Stability keys Flyers' fast start

Jaromir Jagr's leadership and presence have helped the Flyers get off to a quick start. AP Photo/Alex Brandon

The Philadelphia Flyers had just shut out the New Jersey Devils on a Saturday night when Philadelphia GM Paul Holmgren spotted Jaromir Jagr in a room across from the locker room. The 39-year-old was doing postgame sit-ups and push-ups, but that's not what impressed Holmgren. The impressive thing was that he had recruited a bunch of the younger players to join him.

When Holmgren signed Jagr to a one-year, $3.3 million deal this summer, he knew he was getting a world class talent. He didn't know he was getting this.

"That's an encouraging sign when you have a future Hall of Famer who has accomplished what he has accomplished in the league and he's doing extra," Holmgren said. "Plus he's recruiting young guys to do extra. I didn't know that part of him. You see him play, but some of the things you don't know about him off-ice and how hard he trains and how hard he prepares. I didn't know anything about that."

Jagr and the Flyers have started the season 3-0-1 and play the Ottawa Senators tonight, trying to get points in five consecutive games to open the season for the first time since 2002-03, when they started 3-0-2. Considering the massive overhaul in Philadelphia that included the addition of Jagr, a new starting goalie in Ilya Bryzgalov, a new captain in Chris Pronger and a wave of bigger, younger forwards, we would have forgiven a slow start. It takes time to mesh this much personality and talent.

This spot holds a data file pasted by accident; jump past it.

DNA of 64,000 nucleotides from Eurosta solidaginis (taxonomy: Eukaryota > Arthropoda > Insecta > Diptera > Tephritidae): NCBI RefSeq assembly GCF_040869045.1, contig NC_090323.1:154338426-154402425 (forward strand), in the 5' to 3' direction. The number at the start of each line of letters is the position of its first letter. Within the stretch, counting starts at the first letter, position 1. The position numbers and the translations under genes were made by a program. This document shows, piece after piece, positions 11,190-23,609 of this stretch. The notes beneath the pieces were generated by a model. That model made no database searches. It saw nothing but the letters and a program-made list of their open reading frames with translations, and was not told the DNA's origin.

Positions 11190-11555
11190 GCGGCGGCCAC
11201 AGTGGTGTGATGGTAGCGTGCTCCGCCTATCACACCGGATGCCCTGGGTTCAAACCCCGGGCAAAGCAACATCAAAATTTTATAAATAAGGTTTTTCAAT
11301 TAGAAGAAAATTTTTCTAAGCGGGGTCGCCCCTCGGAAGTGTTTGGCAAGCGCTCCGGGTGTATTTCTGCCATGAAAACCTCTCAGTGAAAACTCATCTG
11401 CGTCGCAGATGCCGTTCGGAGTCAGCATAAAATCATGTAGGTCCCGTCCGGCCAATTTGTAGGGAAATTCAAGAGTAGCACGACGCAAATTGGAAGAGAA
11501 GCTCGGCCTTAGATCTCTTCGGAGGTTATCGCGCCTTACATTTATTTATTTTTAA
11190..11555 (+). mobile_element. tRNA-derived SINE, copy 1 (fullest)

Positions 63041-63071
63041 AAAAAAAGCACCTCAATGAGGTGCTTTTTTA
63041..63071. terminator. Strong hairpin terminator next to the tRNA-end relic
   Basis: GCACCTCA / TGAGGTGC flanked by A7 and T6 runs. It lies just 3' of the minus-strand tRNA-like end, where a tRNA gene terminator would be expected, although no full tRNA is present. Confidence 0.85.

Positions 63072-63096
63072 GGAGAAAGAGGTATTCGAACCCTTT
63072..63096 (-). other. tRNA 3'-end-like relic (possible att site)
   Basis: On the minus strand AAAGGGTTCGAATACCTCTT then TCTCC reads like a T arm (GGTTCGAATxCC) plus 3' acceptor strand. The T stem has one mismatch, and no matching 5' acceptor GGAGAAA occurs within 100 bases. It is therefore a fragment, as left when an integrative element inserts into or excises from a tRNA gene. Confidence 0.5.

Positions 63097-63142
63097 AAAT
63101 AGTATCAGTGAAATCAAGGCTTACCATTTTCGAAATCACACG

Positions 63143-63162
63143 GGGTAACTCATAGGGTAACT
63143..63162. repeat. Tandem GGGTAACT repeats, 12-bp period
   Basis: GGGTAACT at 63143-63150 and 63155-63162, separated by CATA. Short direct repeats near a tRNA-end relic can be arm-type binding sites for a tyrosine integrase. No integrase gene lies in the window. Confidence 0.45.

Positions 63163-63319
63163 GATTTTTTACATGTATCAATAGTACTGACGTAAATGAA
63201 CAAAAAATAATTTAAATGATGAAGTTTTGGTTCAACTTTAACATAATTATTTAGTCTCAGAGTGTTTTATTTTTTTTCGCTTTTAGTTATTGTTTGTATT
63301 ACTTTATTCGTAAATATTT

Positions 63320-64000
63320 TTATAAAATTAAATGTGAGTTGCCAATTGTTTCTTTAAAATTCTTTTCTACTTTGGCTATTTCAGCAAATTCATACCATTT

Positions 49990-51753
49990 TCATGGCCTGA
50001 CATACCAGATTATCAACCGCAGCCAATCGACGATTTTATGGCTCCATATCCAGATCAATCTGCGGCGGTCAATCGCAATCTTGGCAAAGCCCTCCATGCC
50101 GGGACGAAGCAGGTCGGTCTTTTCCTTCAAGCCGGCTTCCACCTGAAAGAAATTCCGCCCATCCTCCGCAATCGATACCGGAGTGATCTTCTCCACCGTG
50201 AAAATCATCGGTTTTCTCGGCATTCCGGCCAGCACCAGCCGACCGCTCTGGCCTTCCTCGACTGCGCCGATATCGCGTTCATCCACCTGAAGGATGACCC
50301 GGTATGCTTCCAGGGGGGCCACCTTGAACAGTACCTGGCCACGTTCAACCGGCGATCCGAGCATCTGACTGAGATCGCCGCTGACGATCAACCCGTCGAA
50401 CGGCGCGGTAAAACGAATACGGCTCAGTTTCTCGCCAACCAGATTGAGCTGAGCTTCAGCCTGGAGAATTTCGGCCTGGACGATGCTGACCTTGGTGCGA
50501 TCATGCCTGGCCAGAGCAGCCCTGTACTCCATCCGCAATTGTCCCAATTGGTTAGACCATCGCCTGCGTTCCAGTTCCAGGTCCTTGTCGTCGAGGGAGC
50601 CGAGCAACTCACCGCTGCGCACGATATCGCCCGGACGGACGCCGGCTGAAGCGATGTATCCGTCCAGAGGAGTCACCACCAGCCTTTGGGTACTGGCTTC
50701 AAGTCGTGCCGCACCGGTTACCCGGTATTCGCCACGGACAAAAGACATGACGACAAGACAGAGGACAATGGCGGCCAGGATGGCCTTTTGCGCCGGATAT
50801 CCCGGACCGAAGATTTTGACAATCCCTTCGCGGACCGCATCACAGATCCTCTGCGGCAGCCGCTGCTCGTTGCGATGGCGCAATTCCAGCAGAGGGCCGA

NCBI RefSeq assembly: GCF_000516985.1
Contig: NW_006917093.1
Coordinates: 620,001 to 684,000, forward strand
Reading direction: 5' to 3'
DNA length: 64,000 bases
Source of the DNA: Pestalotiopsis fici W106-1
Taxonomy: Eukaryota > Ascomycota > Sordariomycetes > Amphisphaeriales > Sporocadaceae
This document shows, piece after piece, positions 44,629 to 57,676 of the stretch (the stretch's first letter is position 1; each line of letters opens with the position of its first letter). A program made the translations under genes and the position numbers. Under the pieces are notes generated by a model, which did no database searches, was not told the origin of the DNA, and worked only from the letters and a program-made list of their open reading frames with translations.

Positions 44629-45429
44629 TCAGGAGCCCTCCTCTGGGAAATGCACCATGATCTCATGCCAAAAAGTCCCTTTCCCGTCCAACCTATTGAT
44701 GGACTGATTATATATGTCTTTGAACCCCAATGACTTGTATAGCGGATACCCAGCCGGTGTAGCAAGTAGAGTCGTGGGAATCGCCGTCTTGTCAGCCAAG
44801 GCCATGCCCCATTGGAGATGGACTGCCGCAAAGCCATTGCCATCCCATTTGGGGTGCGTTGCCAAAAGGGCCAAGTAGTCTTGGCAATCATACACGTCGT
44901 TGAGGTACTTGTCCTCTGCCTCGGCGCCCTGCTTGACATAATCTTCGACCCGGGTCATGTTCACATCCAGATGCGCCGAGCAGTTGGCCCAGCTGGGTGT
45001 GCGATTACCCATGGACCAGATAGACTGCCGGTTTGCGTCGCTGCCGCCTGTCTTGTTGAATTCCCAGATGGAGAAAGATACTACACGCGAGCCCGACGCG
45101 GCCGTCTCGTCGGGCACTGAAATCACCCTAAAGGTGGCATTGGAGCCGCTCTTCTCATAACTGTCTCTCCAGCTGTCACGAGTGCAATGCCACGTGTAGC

But the opposite has happened. With the division rival New York Rangers starting slowly and the Pittsburgh Penguins severely hobbled by injuries, the Flyers are establishing themselves as the class of the division and have a chance to create some space between themselves and those two teams.

We see all the changes the Flyers have made, but Holmgren credits the fast start to the opposite: stability. Lost in the stunning offseason trades is that the Flyers never touched their depth on defense, arguably their greatest asset. Mike Richards and Jeff Carter may be gone, but Pronger, Andrej Meszaros, Matt Carle, Kimmo Timonen and Braydon Coburn all returned.

Bryzgalov is the beneficiary of the stability on defense and has capitalized with a 3-0-1 start, a 1.99 goals-against average and a .927 save percentage.

"If your defense and goaltending is stable, you can afford to have some younger forwards," Holmgren said. "And they have all done a good job."

Especially Claude Giroux. The Flyers certainly noticed that Giroux produced when the games were at their toughest during the playoffs. There was his breakout performance during the 2010 playoffs in which he had 10 goals and 11 assists in 23 games. Last spring, he had 12 points in 11 games, more than Richards and Carter combined.

It was also noted that opposing playoff teams sent their best defenders on the ice to slow Giroux, which is a pretty good indication as to who they feared the most on the Flyers' roster. So while outsiders may have wondered if Giroux could handle an expanded role and more responsibility, that was never a concern on the inside.

He has three goals in four games and has established early chemistry with Jagr, with each creating offense from the other's great vision.

"I wasn't worried about Claude, he gets it," Holmgren said. "He's in great shape, he's a great player and he knows how to take care of his body."